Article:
As Ray Lewis prepares to take his place in the Pro Football Hall of Fame, teammates, coaches, opponents, family and members of the media reflect on the legacy of the legendary Ravens linebacker with their favorite memories and never-before-heard stories.

Ernest Joe
As told to Glenn Clark

Ernest Joe was Ray Lewis’ high school football coach at Kathleen High School in Lakeland, Fla.

As a coach, you build a relationship with the kids who come out and sweat blood and tears for you. You try to show them the right way in life, and you try to be a role model for them. As Ray got older, he would text me back and say, “Pops” this and “Pops” that. I knew he looked up to me, but I didn’t really realize that until he left for college, and he would refer to me as “Poppa.” So that just made me feel that if I called, he would listen. It makes you feel good when the young folks look up to you like that. That means that you did have an impact on their lives. 

… I remember it was 11 o’clock at night when I got the call that Ray had been arrested, and it was the next day when he called and reached out to me. I told him before we talked, I said, “Let’s pray.” Before we even have a first conversation, let’s just pray. We prayed and I said, “Now, you need to tell me what happened.”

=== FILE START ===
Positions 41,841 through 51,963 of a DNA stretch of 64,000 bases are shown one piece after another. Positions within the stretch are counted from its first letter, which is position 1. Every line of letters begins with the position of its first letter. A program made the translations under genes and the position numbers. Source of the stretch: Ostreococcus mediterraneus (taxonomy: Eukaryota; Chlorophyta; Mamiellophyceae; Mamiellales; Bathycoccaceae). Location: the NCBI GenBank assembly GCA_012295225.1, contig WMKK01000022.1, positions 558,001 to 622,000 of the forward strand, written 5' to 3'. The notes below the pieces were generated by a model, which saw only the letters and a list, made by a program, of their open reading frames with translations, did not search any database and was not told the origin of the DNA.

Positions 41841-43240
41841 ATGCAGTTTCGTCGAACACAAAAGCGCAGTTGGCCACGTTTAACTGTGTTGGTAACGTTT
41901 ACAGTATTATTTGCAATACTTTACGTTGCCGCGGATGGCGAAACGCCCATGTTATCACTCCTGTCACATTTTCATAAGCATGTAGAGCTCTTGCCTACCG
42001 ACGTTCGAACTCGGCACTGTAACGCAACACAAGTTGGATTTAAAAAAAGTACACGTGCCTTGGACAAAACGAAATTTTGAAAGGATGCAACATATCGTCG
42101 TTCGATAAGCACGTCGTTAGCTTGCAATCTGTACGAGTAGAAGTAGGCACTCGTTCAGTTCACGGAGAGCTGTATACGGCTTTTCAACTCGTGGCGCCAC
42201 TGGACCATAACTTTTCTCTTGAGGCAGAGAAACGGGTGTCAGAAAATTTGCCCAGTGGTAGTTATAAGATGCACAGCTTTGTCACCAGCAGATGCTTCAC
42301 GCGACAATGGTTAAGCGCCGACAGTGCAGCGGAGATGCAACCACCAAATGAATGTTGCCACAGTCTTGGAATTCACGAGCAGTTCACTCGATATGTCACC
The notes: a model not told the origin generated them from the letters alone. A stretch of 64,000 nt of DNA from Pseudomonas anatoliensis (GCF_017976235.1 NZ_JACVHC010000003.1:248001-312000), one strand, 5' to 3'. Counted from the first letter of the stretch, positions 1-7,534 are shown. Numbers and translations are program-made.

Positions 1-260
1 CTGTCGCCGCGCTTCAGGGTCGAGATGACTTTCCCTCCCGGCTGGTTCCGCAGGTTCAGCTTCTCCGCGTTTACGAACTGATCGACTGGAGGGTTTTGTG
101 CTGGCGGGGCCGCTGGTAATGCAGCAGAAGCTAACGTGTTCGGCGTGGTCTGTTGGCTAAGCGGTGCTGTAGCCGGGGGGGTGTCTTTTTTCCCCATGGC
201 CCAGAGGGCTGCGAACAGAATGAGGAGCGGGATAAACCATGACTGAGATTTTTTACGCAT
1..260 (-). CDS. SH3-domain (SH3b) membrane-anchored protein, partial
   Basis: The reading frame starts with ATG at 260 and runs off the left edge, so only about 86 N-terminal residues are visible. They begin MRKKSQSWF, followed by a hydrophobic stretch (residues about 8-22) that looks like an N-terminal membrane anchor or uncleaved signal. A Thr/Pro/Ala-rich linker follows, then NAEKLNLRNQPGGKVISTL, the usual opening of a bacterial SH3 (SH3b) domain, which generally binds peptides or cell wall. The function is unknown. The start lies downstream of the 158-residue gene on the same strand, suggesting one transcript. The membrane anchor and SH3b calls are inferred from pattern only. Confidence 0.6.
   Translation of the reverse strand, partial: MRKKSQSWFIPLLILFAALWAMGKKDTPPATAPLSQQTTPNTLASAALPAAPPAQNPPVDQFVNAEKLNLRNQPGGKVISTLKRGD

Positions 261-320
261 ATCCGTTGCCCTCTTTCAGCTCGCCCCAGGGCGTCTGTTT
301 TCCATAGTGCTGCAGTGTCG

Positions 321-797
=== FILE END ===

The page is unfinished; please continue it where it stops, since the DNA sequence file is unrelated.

And he — he didn’t go into much detail — but he said, “Coach, I’m telling you, I didn’t do it.” And I just told him to hang in there, and I told him I was on my way. I wanted to see him, and I wanted to look into his eyes. That was tough for me to see him behind bars. I was talking to him, and I looked right at him and he said, “I didn’t do it.” It was like seeing your child locked up. It was tough. It was like losing your child — seeing him behind bars and thinking he was gone forever.

He did change his life after that. I think he had too many hangers-on and he was blessed to come out.

To read all 52 memories of No. 52, visit


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